Durkheim and Violence
March 2010, Wiley-Blackwell
- Offers new theoretical paradigms and original theory
- Forms the foundations for a radical Durkheimian sociology of violence
- Explores the political anthropology of war, ranging from mass-mediated suicide to torture at Abu Ghraib
- Contributions are made be leading Durkheim experts
1. Introduction: On violence as the negativity of the Durkheimian: between anomie, sacrifice, and effervescence (S. Romi Mukherjee).
2. Durkheim’s theory of violence (Mike Gane).
3. Durkheimism: a model for external constraint without a theory of violence (Jacques Plouin).
4. Durkheim, the question of violence and the Paris Commune of 1871 (Susan Stedman Jones).
5. Durkheimian sociology, biology and the theory of social conflict (Jean-Christophe Marcel and Dominique Guillo).
6. ‘‘Change only for the benefit of society as a whole’’: pragmatism, knowledge and regimes of violence (Ivan Strenski).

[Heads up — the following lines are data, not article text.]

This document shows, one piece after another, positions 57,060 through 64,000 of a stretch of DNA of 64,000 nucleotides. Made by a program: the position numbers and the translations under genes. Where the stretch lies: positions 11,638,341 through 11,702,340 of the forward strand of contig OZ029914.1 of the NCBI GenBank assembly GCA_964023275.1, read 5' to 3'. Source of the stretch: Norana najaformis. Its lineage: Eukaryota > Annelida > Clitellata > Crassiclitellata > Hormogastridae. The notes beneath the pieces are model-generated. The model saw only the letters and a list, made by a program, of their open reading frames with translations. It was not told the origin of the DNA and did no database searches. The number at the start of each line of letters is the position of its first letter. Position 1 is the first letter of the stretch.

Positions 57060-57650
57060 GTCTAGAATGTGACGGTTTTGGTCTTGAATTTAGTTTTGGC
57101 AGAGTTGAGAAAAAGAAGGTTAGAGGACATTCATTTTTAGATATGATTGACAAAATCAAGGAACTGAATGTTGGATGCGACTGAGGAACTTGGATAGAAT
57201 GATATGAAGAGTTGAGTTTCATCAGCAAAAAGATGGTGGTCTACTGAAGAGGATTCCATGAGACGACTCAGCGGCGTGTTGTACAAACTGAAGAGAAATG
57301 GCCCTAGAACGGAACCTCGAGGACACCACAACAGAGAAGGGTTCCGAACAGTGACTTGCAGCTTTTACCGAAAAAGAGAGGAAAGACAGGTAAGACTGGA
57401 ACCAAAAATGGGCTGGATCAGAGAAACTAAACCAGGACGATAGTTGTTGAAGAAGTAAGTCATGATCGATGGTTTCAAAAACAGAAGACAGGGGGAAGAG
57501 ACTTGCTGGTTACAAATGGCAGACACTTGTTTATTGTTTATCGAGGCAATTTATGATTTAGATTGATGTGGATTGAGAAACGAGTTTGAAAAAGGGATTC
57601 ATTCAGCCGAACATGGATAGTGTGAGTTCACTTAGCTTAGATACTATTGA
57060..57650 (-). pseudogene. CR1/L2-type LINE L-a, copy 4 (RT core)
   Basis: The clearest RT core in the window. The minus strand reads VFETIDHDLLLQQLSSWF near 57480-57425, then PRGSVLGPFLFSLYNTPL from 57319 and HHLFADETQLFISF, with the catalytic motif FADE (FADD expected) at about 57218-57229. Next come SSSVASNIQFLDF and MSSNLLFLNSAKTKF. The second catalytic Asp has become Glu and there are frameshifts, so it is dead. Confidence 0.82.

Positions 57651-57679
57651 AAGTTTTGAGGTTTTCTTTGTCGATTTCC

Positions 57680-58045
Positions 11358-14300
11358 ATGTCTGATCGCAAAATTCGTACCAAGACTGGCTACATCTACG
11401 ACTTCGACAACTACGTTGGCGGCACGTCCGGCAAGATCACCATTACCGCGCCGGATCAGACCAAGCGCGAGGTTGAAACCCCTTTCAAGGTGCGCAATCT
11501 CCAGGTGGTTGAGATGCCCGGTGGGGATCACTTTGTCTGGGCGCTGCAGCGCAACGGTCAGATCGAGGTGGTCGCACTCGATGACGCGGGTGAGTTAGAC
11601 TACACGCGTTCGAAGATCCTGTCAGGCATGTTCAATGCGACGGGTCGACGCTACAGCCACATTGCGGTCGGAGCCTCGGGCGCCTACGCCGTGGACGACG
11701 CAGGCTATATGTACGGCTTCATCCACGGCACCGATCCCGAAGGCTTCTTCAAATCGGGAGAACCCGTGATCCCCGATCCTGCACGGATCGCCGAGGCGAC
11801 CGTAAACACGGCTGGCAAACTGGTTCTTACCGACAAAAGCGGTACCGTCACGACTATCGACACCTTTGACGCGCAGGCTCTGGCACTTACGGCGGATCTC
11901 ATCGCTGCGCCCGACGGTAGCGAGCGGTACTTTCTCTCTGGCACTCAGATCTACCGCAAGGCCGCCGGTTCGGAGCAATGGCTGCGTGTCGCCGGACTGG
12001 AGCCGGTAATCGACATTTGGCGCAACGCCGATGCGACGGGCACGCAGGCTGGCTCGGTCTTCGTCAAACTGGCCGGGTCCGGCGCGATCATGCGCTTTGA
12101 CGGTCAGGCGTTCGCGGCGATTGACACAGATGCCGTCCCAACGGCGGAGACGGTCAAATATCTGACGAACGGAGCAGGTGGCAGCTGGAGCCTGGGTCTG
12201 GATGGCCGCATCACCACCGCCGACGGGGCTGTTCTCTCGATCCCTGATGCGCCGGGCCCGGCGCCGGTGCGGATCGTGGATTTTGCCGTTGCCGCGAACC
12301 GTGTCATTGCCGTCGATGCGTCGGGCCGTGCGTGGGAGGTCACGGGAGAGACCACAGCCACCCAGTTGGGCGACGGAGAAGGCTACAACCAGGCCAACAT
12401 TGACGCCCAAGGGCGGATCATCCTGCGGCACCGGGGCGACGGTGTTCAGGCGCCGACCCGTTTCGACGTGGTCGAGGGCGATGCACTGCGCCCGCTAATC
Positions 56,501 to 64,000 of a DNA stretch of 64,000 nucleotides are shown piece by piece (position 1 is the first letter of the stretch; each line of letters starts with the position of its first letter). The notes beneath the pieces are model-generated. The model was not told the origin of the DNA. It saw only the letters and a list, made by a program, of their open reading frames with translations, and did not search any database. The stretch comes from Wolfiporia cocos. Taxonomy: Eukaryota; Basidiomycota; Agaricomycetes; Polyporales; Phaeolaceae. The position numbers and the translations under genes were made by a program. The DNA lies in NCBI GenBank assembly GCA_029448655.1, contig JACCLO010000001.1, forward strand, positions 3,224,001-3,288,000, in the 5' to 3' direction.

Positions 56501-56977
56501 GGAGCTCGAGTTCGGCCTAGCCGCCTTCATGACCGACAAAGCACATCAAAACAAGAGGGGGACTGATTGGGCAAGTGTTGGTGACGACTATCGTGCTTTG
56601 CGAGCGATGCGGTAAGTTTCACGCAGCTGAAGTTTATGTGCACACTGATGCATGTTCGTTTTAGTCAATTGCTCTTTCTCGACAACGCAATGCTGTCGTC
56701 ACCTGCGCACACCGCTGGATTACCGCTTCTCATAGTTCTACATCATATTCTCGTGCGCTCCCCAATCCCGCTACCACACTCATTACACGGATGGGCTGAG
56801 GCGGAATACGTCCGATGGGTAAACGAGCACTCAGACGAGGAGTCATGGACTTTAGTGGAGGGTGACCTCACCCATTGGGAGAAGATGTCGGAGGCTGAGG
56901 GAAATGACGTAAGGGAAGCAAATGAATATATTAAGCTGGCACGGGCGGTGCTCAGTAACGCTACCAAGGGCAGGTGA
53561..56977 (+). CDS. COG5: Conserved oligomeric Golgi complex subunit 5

7. Festival, vacation, war: Roger Caillois and the politics of paroxysm (S. Romi Mukherjee).
8. Durkheim’s concept of de´re`glement retranslated, Parsons’s reading of Durkheim re-parsed: an examination of post-emotional displacement, scapegoating and responsibility at Abu Ghraib (Stjepan G. Mestrovic and Ryan Ashley Caldwell).
9. ‘‘A new kind of fear’’: Jean Baudrillard’s neo-Durkheimian theory of mass-mediated suicide (Alexander Riley).
From political emergencies and states of exception to exceptional states and emergent politics: a neo-Durkheimian alternative to Agamben (Ronjon Paul Datta).